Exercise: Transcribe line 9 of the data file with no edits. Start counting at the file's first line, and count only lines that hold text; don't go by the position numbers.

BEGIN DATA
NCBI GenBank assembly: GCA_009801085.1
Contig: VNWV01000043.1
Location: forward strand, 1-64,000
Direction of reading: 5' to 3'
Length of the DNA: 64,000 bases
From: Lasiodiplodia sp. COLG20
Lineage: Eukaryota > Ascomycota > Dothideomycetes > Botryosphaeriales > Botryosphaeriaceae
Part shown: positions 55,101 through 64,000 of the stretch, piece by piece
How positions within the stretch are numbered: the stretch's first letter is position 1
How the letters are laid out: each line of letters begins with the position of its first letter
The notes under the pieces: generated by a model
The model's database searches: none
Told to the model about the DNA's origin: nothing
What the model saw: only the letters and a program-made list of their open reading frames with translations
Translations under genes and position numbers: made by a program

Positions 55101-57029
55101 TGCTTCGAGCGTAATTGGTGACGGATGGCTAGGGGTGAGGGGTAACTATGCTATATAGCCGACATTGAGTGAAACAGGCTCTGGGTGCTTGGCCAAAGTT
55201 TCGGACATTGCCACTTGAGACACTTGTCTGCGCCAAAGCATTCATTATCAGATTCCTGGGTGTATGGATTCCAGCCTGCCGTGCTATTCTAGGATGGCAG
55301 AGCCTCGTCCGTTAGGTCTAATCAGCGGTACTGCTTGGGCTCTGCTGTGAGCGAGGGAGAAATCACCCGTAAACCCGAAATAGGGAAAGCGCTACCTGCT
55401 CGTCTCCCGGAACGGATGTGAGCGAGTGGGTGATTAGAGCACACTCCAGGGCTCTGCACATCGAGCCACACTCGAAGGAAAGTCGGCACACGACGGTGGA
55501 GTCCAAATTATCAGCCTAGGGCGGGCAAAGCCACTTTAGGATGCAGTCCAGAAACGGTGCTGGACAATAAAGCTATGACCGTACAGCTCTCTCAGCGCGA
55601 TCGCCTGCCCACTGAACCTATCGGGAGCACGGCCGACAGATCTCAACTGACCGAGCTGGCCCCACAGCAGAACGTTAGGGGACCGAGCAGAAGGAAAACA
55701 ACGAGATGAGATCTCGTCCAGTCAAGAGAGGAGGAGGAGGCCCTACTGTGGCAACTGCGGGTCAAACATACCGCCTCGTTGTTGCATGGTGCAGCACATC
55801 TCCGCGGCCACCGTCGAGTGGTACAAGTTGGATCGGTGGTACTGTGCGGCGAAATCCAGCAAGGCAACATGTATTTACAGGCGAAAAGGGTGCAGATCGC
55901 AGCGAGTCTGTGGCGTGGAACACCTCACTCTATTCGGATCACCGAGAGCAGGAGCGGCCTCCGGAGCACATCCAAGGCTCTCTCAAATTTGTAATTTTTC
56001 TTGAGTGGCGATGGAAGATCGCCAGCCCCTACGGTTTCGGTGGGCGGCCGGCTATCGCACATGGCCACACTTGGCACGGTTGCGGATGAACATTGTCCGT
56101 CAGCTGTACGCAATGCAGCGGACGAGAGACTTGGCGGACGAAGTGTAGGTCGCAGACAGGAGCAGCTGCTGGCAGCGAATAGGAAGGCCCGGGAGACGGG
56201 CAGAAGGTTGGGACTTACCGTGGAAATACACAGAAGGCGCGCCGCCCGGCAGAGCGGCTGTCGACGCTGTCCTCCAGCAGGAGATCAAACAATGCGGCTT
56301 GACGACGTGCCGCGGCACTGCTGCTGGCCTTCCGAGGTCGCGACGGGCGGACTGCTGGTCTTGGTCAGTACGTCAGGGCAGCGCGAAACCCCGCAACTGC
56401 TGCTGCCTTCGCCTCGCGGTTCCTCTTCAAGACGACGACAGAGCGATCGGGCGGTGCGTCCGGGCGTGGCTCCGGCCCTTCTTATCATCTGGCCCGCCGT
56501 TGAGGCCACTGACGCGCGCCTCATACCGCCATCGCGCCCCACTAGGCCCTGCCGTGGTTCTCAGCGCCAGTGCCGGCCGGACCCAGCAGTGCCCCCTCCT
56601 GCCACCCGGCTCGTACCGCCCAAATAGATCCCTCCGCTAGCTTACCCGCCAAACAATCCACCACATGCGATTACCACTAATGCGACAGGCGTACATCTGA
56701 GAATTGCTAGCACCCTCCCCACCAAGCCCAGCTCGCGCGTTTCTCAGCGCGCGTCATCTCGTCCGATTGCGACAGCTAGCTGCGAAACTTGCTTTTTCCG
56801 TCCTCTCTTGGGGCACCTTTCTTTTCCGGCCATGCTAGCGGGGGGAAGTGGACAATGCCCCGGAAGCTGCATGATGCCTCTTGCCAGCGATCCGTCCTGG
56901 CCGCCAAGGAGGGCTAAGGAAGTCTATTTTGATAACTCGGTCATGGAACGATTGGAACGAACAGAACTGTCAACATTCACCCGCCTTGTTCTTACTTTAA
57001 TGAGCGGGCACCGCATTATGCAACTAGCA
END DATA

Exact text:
How positions within the stretch are numbered: the stretch's first letter is position 1